Greece joined the European Union in 1981 and adopted the euro in 2001. What impact did these two events have on the Greek economy? Within the general boom conditions across Europe pre-2007, Greece also boomed, but this hid the real underlying weaknesses of the Greek economy, in particular its declining productivity.

The suffering of the Greek people is deep, very deep. Austerity is pushing larger and larger sections of the population into poverty. With this comes also a seriously worsening healthcare situation which is a direct consequence of the cuts imposed by the Troika, and suicides have also been going up in line with the increase in unemployment.

One year ago 60% of the Greek population said OXI [No] to the Troika’s austerity. One year later we see austerity continuing and getting much worse! I have been travelling to Greece at least once a year for close to twenty years to attend meetings and conferences and in the recent period the decline in living standards has been palpable.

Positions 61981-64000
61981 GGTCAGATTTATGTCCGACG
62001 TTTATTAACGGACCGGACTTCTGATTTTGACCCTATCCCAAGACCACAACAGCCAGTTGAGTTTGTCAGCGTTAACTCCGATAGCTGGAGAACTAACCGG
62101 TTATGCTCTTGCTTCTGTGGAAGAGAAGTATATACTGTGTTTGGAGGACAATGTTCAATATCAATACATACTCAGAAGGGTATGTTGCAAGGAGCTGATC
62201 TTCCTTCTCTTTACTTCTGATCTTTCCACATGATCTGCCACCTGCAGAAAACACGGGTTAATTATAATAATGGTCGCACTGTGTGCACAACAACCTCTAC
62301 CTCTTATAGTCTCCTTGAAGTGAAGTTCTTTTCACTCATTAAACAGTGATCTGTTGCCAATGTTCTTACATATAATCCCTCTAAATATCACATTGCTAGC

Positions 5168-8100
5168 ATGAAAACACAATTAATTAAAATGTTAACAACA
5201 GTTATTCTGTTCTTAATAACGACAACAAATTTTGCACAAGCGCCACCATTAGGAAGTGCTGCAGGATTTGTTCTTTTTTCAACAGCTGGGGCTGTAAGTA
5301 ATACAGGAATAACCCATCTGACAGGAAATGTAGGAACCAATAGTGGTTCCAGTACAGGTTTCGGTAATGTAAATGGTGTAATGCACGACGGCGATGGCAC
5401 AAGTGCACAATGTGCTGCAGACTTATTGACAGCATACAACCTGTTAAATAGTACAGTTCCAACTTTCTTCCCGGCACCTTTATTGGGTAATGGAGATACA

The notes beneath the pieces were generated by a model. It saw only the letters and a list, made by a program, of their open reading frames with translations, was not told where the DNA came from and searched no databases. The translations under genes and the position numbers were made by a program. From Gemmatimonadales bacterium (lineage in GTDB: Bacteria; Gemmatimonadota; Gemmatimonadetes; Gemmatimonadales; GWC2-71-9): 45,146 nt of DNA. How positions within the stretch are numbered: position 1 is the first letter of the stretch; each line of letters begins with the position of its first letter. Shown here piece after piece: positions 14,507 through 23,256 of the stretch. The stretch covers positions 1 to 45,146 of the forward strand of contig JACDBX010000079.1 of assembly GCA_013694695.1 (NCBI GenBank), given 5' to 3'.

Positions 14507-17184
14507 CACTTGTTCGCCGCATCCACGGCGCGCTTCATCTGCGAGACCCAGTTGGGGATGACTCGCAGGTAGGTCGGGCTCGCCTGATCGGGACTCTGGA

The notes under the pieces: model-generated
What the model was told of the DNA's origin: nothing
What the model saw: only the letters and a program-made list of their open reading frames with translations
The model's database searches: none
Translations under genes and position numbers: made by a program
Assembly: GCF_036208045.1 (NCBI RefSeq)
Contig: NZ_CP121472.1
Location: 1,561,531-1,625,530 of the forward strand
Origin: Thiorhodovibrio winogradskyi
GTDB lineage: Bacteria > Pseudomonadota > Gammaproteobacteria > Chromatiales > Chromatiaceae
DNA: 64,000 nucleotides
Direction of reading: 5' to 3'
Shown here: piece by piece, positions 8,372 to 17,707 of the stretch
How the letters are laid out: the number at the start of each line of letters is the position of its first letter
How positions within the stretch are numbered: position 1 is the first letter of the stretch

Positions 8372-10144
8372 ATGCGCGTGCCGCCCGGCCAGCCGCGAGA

Greece has been in and out of the news headlines, as other more pressing events push it into the background, such as the ongoing crisis in the Middle East, or the risk of a Brexit vote in the UK referendum on the EU, or the tumultuous class conflict gripping France. Nonetheless, Greece remains the weak point within the EU. Its crisis is being “managed”, i.e. delayed, but the country moves inexorably onwards towards a major crisis that will affect the whole of Europe.

On Sunday, May 22nd, the Greek Parliament voted in favour of a new austerity package. The austerity measures include a raise in taxes of 2.8 billion euros, the largest privatisation programme in the history of the country and the acceptance of an automatic mechanism that triggers generalised cuts in the event of excessive budget deficits in the future.

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